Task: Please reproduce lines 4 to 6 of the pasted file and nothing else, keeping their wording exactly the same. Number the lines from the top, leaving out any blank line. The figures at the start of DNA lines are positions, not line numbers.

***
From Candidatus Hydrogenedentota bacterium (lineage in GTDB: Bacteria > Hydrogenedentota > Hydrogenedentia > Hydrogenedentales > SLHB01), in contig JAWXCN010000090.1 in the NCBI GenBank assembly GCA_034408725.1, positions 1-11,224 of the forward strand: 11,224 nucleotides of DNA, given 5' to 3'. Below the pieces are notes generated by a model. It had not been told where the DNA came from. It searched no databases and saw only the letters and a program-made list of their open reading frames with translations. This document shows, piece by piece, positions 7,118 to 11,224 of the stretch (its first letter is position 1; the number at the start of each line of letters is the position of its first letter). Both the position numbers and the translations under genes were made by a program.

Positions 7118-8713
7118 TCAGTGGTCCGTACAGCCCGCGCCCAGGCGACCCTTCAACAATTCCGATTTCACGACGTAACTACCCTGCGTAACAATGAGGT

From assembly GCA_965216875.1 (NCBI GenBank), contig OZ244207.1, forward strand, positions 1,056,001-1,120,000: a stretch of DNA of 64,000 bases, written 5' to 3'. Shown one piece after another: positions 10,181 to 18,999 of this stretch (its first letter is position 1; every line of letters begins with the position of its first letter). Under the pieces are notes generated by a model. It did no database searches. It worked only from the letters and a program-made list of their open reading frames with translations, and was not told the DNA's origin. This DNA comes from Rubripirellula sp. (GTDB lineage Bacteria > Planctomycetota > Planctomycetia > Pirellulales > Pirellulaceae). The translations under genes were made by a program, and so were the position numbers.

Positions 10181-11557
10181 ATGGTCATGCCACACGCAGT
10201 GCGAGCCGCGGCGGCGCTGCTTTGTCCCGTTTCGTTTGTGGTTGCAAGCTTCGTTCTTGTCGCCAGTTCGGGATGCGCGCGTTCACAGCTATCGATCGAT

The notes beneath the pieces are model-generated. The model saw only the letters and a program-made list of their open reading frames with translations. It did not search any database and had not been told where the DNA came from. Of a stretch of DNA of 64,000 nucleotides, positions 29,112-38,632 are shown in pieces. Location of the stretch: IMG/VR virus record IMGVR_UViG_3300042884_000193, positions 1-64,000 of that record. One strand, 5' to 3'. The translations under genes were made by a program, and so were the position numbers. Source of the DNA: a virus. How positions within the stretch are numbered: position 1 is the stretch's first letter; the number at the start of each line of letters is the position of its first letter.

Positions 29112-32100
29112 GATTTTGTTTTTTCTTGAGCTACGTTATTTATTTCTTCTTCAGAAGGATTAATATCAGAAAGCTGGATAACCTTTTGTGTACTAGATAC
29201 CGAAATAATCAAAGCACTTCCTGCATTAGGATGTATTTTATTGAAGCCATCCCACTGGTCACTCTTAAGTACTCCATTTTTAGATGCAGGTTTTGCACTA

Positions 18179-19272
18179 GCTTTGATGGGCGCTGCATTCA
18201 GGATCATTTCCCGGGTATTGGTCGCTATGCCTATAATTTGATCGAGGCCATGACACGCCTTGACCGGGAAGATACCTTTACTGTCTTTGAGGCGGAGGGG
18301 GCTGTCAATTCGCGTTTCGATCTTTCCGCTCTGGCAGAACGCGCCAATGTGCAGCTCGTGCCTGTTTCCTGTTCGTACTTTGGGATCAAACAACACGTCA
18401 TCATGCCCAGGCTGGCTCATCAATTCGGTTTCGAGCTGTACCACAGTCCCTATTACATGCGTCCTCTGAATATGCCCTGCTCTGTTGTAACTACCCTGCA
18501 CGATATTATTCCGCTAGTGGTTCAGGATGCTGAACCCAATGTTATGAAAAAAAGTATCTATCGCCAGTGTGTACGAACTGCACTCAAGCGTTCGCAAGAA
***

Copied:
From assembly GCA_965216875.1 (NCBI GenBank), contig OZ244207.1, forward strand, positions 1,056,001-1,120,000: a stretch of DNA of 64,000 bases, written 5' to 3'. Shown one piece after another: positions 10,181 to 18,999 of this stretch (its first letter is position 1; every line of letters begins with the position of its first letter). Under the pieces are notes generated by a model. It did no database searches. It worked only from the letters and a program-made list of their open reading frames with translations, and was not told the DNA's origin. This DNA comes from Rubripirellula sp. (GTDB lineage Bacteria > Planctomycetota > Planctomycetia > Pirellulales > Pirellulaceae). The translations under genes were made by a program, and so were the position numbers.

Positions 10181-11557
10181 ATGGTCATGCCACACGCAGT